Categories: ChinaMoonScience

China’s Lander Successfully Grew Some Cotton Plants on the Moon. Fruit Flies and Potatoes Didn’t Fare So Well

When China’s Chang’e-4 spacecraft landed on the lunar far side on January 3rd 2019, it made history. It was the first spacecraft to visit that part of the Moon, and among its payload was a 2.6 kg (5.7 lb) mini-biosphere called the Lunar Micro Ecosystem (LME).

The sealed, cylindrical biosphere is only 18 cm (7.1 in) long and 16 cm (6.3 in) in diameter. The LME carried six lifeforms, kept in mostly Earth-like conditions except for micro-gravity and lunar radiation.

The LME carried:

  • cotton seeds
  • potato seeds
  • rape seeds
  • yeast
  • fruit fly eggs
  • Arabidopsis thaliana, a common, hardy weed

This ground-breaking work by China is the first biological growth experiment on the Moon. Only the cotton seeds produced positive results.

This experiment took place back in January 2019 when the lander made it to the Moon. At that time, the team behind this experiment thought that there was only one leaf, but now data indicates there were two. The image is a 3D reconstruction based on data analysis and image processing, and it clearly shows two leaves.

None of the other organisms produced any results.

The LME was unheated, so after the first lunar day—about 14 Earth days— the cotton sprout died when the temperatures plunged to minus 190 Celsius (-310 F.) But the experiment continued, to test the longevity of the LME itself.

Image of the Yutu-2 rover moving away from the Chang’e-4 mission’s landing zone. Credit: CNSA

The leader of the experiment is Xie Gengxin of the advanced Technology Research Institute at Chongqing University. While there will be no scientific papers published from the experiment, Xie hopes to build on this work.

During the planning stages there was talk of sending a small tortoise to the Moon, but mission constraints prevented it.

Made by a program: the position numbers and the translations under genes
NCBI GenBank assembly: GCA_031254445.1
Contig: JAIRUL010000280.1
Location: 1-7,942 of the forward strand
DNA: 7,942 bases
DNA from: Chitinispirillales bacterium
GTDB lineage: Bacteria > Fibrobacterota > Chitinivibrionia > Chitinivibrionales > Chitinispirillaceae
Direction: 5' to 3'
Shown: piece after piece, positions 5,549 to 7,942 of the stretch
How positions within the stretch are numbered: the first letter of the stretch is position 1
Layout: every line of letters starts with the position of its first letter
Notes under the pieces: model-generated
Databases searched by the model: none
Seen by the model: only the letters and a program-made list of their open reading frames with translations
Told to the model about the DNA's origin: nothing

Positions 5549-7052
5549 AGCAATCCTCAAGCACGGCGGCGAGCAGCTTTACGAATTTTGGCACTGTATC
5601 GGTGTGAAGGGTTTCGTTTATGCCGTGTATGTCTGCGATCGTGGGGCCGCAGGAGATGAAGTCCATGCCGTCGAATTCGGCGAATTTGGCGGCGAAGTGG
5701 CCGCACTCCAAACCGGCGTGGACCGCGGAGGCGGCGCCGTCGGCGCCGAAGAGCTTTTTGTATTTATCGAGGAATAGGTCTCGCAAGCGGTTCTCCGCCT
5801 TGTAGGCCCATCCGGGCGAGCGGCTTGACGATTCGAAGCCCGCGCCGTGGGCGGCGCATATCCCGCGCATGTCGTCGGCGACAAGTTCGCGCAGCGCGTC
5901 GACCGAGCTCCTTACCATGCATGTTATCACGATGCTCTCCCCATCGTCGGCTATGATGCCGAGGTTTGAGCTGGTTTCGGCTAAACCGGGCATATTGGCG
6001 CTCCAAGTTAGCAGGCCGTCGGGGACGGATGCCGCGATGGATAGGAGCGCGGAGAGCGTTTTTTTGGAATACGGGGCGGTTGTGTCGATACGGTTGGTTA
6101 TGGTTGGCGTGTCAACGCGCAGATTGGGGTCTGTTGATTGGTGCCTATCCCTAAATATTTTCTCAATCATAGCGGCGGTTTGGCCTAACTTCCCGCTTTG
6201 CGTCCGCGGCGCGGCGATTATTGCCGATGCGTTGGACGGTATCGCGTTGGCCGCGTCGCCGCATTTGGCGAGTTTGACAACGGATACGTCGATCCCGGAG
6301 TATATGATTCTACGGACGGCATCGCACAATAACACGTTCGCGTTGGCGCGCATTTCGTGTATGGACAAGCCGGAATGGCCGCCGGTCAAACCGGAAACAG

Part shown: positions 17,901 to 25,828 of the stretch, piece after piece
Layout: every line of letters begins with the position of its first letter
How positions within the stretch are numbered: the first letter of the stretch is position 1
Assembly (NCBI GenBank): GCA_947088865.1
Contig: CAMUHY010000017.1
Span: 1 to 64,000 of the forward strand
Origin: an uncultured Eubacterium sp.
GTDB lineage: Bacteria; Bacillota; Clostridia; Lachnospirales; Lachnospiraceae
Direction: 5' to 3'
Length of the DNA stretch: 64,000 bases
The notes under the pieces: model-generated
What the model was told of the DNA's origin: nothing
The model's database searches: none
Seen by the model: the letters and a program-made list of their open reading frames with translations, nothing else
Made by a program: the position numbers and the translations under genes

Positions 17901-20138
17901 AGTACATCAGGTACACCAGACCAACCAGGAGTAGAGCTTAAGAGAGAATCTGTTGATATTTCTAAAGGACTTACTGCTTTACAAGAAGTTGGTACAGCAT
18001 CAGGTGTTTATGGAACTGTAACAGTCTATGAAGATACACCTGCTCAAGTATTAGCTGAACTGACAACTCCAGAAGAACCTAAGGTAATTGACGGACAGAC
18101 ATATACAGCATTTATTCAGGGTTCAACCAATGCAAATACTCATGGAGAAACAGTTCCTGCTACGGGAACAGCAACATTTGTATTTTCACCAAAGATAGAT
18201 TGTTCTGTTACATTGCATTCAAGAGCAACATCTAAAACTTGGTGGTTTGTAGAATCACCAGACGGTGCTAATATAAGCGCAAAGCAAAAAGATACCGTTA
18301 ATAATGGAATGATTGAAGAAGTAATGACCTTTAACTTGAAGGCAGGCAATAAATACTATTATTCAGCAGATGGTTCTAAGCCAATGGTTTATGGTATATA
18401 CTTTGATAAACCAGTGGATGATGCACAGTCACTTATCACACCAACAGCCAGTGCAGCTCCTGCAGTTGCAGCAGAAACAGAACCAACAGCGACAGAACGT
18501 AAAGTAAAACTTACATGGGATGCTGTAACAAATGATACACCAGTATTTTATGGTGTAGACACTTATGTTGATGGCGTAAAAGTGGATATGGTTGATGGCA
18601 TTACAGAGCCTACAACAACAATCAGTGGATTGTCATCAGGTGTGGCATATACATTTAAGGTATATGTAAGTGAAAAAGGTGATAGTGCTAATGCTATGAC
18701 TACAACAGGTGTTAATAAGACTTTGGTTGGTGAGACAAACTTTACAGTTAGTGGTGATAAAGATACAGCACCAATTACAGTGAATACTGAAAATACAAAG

In an interview with IEEE Spectrum Xie said, “The weight of the Chang’e-4 probe demanded that the weight [of the experiment] can’t exceed three kilograms.” It would have been a hard, brutish life for any tortoise that made the trip. Not only would it have died when the temperature plunged, but oxygen would’ve run out in about 20 days.

It wouldn’t have been the first tortoise in space. That honour goes to the two tortoises on the Soviet Union’s Zond 5 mission in 1968. Alongside the two turtles were fruit flies and plants. (The two turtles were deprived of food as part of the experiment, and they suffered from starvation when they returned to Earth, but they were alive.)

But while the Zond 5 mission was the first mission to carry any Earthlings beyond Earth’s orbit, the Chang’e-4 mission was the first to carry some to the Moon (other than astronauts, of course.) And it won’t be China’s last.

China’s Chang’e-4 lander on the lunar surface. Image Credit: CNSA/CLEP

Xie and his team are looking ahead to the next Moon mission, when they hope to send more lifeforms there. If the mission allows for a larger payload, they may send more complex life forms, though they haven’t specified what they’ll be.

China has already planned Chang’e-6, a sample return mission to the Moon, sometime in the mid-2020s. In 2018 China invited international partners to become involved in an additional 10 kg. of scientific payload for the mission. Chang’e-6 is a backup mission to Chang’e-5, which is scheduled to be China’s first sample-return mission.

There’s bound to be more of these lunar biological experiments. Not only are China, the United States, Russia, India, the European Space Agency, and Japan all planning missions to the Moon, but so are private companies. And with long-duration visits to the Moon in the future, and even a continuous human presence there, scientists will keep studying how organisms respond to that environment.


Evan Gough

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